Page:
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ActiveHashRelation is a complete substitute of ActiveRecord::Relation that allows you to run ActiveRecord queries using only regular Hash using a very powerful yet simple API. It was initially built to allow front-end teams to specify from the API exactly what they need withoug bugging the backend developers, eventually emerged into its own little gem.


Simple gem that allows you to manipulate ActiveRecord::Relation using JSON. For instance:

apply_filters(User.all, {name: 'filippos', created_at: {leq: "2016-10-19"}, role: 'regular', email: {like: 'vasilakis'}})

filter a resource based on it's associations using a NOT filter:

apply_filters(Microposts.all, {updated_at: { geq: "2014-11-2 14:25:04"}, user: {not: {email:}})

or even filter a resource based on it's associations' associations using an OR filter:

apply_filters(Comments.all, {updated_at: { geq: "2014-11-2 14:25:04"}, user: {id: 9, units: {or: [{id: 22}, {id: 21}]} }})

and the list could go on.. Basically you can run anything ActiveRecord supports, except from groupping. It's perfect for filtering a collection of resources on APIs.

It should be noted that apply_filters calls ActiveHashRelation::FilterApplier class underneath with the same params.

You can also do aggregation queries, like sum, avg, min and max on any column.

*A user could retrieve resources based on unknown attributes (attributes not returned from the API) by brute forcing which might or might not be a security issue. If you don't like that check you can specify from the params exactly what is allowed and what is not allowed. For more information check: whitelisting.


Add this line to your application's Gemfile:

gem 'active_hash_relation', '~> 1.4.1'

And then execute:

$ bundle

Or install it yourself as:

$ gem install active_hash_relation

How to use

The gem exposes only one method: apply_filters(resource, hash_params, include_associations: true, model: nil). resource is expected to be an ActiveRecord::Relation. That way, you can add your custom filters before passing the Relation to ActiveHashRelation.

In order to use it you have to include ActiveHashRelation module in your class. For instance in a Rails API controller you would do:

class Api::V1::ResourceController < Api::V1::BaseController
  include ActiveHashRelation

  def index
    resources = apply_filters(Resource.all, params)

    authorized_resources = policy_scope(resource)

    render json: resources, each_serializer: Api::V1::ResourceSerializer

If you need to enable filtering on scopes, you need to specify that explicitly from the initializer. Please run: bundle exec rails g active_hash_relation:initialize which will create an initializer with the following content:

ActiveHashRelation.configure do |config|
  #override default scope when accessing associations
  config.use_unscoped = true
  #set true to be able to filter scopes (with params)
  #please note that unfortunately (:/) rails does not provide any way
  #to iterate through scopes so it uses a monkey patch.
  #The monkey patch is as gentle as it can be by aliasing the method, adds some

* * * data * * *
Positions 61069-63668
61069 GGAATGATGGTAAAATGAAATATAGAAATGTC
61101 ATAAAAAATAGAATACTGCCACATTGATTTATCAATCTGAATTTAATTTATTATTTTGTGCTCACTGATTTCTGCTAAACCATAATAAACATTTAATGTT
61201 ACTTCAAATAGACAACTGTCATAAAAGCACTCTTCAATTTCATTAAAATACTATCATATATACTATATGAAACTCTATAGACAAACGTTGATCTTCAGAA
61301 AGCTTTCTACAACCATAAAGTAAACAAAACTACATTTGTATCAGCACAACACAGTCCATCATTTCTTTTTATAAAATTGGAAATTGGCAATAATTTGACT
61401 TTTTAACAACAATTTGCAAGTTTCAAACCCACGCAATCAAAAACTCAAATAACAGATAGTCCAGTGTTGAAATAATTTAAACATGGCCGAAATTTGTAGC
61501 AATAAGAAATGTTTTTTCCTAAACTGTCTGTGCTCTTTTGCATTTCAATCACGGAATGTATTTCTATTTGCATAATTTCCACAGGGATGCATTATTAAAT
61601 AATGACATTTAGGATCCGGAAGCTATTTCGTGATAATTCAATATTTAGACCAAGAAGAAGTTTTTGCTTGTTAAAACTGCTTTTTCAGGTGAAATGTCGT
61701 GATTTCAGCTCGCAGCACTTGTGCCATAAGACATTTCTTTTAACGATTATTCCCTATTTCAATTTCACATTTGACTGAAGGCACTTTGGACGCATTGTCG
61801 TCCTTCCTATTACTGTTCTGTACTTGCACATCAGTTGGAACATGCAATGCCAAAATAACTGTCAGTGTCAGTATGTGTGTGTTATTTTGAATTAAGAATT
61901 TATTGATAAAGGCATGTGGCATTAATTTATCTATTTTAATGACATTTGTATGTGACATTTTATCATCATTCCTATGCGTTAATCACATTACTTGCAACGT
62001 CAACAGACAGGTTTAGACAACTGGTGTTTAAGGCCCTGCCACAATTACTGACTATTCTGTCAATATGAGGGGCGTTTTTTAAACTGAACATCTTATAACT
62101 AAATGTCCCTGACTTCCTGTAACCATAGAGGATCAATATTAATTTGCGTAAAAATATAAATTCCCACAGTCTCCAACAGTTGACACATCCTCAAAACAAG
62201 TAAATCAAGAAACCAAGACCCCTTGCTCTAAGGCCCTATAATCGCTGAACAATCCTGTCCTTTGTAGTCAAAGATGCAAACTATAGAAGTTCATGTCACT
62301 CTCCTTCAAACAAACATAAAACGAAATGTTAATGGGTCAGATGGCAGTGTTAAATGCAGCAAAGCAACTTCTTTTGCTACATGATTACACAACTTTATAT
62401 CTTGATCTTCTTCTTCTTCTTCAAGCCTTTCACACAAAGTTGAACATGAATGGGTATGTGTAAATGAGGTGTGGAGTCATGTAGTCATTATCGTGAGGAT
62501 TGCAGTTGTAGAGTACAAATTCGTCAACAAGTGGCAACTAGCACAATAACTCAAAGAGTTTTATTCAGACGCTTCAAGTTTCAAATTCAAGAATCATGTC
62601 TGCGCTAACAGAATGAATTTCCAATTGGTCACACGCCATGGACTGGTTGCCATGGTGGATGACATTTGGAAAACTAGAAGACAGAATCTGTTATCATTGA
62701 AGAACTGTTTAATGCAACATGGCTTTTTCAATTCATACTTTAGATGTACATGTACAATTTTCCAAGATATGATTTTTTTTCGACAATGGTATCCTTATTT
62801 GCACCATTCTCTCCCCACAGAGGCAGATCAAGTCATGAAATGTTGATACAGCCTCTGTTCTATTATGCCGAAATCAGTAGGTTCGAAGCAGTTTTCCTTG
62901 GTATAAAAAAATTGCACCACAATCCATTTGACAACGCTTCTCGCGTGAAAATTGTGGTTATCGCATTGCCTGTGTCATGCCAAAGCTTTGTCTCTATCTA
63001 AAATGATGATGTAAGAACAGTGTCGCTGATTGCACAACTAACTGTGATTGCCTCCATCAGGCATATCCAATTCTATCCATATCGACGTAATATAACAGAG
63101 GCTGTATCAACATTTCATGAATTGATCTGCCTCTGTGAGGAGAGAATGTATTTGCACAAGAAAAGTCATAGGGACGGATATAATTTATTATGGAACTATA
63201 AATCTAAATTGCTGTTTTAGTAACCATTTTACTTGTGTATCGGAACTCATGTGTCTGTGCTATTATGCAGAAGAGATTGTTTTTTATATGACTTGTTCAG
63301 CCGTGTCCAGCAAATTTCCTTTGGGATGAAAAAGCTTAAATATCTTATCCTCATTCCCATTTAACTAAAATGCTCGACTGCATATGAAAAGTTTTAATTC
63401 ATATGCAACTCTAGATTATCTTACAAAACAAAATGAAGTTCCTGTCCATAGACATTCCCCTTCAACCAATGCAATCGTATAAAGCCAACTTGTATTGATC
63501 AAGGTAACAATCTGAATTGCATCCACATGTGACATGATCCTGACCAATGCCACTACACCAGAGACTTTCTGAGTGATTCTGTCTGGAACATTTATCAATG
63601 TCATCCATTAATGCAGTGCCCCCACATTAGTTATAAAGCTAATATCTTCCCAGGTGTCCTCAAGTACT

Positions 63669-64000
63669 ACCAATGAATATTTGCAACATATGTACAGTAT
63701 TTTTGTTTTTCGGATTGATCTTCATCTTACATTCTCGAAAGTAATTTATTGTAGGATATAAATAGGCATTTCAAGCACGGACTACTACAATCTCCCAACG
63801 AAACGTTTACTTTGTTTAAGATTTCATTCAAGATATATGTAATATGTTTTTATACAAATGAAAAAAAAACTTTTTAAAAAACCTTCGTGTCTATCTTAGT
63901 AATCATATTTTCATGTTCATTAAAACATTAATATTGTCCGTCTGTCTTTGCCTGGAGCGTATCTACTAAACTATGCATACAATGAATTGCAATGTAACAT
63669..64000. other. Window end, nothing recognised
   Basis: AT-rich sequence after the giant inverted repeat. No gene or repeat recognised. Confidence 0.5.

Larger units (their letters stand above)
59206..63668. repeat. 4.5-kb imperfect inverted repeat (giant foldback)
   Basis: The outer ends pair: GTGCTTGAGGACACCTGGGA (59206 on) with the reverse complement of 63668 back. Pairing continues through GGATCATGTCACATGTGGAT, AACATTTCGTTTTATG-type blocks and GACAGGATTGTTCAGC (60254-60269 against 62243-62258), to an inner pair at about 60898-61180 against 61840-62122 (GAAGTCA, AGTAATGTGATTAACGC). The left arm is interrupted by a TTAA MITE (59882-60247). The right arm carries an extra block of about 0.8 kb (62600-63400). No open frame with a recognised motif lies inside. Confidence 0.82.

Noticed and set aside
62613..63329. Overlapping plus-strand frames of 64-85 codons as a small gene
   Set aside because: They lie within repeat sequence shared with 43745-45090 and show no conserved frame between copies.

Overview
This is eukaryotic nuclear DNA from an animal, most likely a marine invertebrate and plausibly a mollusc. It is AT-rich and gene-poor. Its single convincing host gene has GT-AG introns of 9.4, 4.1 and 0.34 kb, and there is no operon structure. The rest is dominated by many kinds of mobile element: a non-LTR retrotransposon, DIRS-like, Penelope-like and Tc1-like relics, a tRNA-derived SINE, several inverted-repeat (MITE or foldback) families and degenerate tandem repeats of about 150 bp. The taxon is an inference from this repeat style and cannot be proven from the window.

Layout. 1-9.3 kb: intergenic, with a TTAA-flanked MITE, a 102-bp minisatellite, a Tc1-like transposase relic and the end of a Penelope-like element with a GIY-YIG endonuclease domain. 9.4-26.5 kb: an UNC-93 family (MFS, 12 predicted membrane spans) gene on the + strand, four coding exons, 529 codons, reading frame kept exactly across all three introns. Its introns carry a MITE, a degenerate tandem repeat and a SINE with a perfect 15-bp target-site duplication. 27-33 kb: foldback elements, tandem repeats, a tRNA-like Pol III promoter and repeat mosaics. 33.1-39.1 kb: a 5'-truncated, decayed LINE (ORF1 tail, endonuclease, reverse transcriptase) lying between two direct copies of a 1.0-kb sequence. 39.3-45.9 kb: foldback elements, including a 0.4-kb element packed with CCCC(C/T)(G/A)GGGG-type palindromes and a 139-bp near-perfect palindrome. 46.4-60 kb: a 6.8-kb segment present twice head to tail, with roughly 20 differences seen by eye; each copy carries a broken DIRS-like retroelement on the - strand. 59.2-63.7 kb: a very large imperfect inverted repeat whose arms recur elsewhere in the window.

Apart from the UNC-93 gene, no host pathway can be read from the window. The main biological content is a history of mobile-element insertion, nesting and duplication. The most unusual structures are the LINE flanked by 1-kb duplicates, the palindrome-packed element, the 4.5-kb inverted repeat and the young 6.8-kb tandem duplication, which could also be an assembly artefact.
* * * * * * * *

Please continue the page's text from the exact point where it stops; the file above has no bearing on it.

#sugar and calls it,
  #You need to run `initialize!` to actually include the required files
  config.filter_active_record_scopes = true

  #requires monkeyparched scopes, optional if you don't enable them

If you are not using Rails, just add the code above in your equivelant initialize block.



For each param, apply_filters method will search in the model's (derived from the first param, or explicitly defined as the last param) all the record's column names and associations. (filtering based on scopes are not working at the moment but will be supported soon). For each column, if there is such a param, it will apply the filter based on the column type. The following column types are supported:

Integer, Float, Decimal, Date, Time or Datetime/Timestamp

You can apply an equality filter:

  • {example_column: 500}

or using an array (ActiveRecord translates that internally to an IN query)

  • {example_column: [500, 40]}

or using a hash as a value you get more options:

  • {example_column: {le: 500}}
  • {example_column: {leq: 500}}
  • {example_column: {ge: 500}}
  • {example_column: {geq: 500}}

Of course you can provide a compination of those like:

  • {example_column: {geq: 500, le: 1000}}

The same api is for a Float, Decimal, Date, Time or Datetime/Timestamp.


The boolean value is converted from string using ActiveRecord's TRUE_VALUES through value_to_boolean method.. So for a value to be true must be one of the following: [true, 1, '1', 't', 'T', 'true', 'TRUE']. Anything else is false.

  • {example_column: true}
  • {example_column: 0}

String or Text

You can apply an incensitive matching filter (currently working only for Postgres):

  • {example_column: 'test'} #runs EXAMPLE_COLUMN = 'test'
  • {example_column: ['test', 'another test']} #runs EXAMPLE_COLUMN = 'test' OR EXAMPLE_COLUMN = 'another test'

or using a hash as a value you get more options:

  • {example_column: {eq: 'exact value'}} #runs: EXAMPLE_COLUMN = 'test'
  • {example_column: {starts_with: 'exac'}} #runs: EXAMPLE_COLUMN LIKE 'test%'
  • {example_column: {ends_with: 'alue'}} #runs: EXAMPLE_COLUMN LIKE '%test'
  • {example_column: {like: 'ct_va'}} #runs: EXAMPLE_COLUMN LIKE '%test%'

If you want to filter using ILIKE you can pass an with_ilike param:

  • {example_column: {like: 'ct_va', with_ilike: true}} #runs: EXAMPLE_COLUMN ILIKE '%test%'
  • {example_column: {like: 'ct_va', with_ilike: true}} #runs: EXAMPLE_COLUMN ILIKE '%test%'

Please note that ILIKE and especially LIKE are quite slow if you have millions of records in the db even with an index.


A limit param defines the number of returned resources. For instance:

  • {limit: 10}

However I would strongly advice you to use a pagination gem like Kaminari, and use page and per_page params.


You can apply sorting using the property as the key of the hash and order as the value. For instance:

  • {sort: {created_at: desc}}

You can also order by multiple attributes: